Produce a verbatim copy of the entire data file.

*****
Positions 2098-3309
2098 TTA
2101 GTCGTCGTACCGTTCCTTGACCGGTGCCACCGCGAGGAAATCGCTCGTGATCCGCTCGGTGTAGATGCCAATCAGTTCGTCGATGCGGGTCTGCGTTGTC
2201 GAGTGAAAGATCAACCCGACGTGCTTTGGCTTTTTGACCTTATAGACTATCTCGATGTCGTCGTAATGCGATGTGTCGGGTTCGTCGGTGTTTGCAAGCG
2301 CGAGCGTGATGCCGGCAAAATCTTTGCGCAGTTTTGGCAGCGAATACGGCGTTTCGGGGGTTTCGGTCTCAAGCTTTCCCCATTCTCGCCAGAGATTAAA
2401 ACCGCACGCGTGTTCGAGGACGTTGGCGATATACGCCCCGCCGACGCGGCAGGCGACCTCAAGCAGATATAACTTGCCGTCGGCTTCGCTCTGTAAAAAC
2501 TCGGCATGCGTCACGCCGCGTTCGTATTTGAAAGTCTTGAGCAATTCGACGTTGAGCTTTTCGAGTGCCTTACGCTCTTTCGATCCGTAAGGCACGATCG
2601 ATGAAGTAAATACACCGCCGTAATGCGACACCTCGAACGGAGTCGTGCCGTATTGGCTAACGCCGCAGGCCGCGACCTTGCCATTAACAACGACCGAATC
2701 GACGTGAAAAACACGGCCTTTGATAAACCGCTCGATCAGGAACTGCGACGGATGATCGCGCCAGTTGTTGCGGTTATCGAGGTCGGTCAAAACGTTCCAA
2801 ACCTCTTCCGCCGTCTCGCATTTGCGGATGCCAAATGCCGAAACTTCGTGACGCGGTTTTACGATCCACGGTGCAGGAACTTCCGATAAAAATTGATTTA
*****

Positions 2098-3309
2098 TTA
2101 GTCGTCGTACCGTTCCTTGACCGGTGCCACCGCGAGGAAATCGCTCGTGATCCGCTCGGTGTAGATGCCAATCAGTTCGTCGATGCGGGTCTGCGTTGTC
2201 GAGTGAAAGATCAACCCGACGTGCTTTGGCTTTTTGACCTTATAGACTATCTCGATGTCGTCGTAATGCGATGTGTCGGGTTCGTCGGTGTTTGCAAGCG
2301 CGAGCGTGATGCCGGCAAAATCTTTGCGCAGTTTTGGCAGCGAATACGGCGTTTCGGGGGTTTCGGTCTCAAGCTTTCCCCATTCTCGCCAGAGATTAAA
2401 ACCGCACGCGTGTTCGAGGACGTTGGCGATATACGCCCCGCCGACGCGGCAGGCGACCTCAAGCAGATATAACTTGCCGTCGGCTTCGCTCTGTAAAAAC
2501 TCGGCATGCGTCACGCCGCGTTCGTATTTGAAAGTCTTGAGCAATTCGACGTTGAGCTTTTCGAGTGCCTTACGCTCTTTCGATCCGTAAGGCACGATCG
2601 ATGAAGTAAATACACCGCCGTAATGCGACACCTCGAACGGAGTCGTGCCGTATTGGCTAACGCCGCAGGCCGCGACCTTGCCATTAACAACGACCGAATC
2701 GACGTGAAAAACACGGCCTTTGATAAACCGCTCGATCAGGAACTGCGACGGATGATCGCGCCAGTTGTTGCGGTTATCGAGGTCGGTCAAAACGTTCCAA
2801 ACCTCTTCCGCCGTCTCGCATTTGCGGATGCCAAATGCCGAAACTTCGTGACGCGGTTTTACGATCCACGGTGCAGGAACTTCCGATAAAAATTGATTTA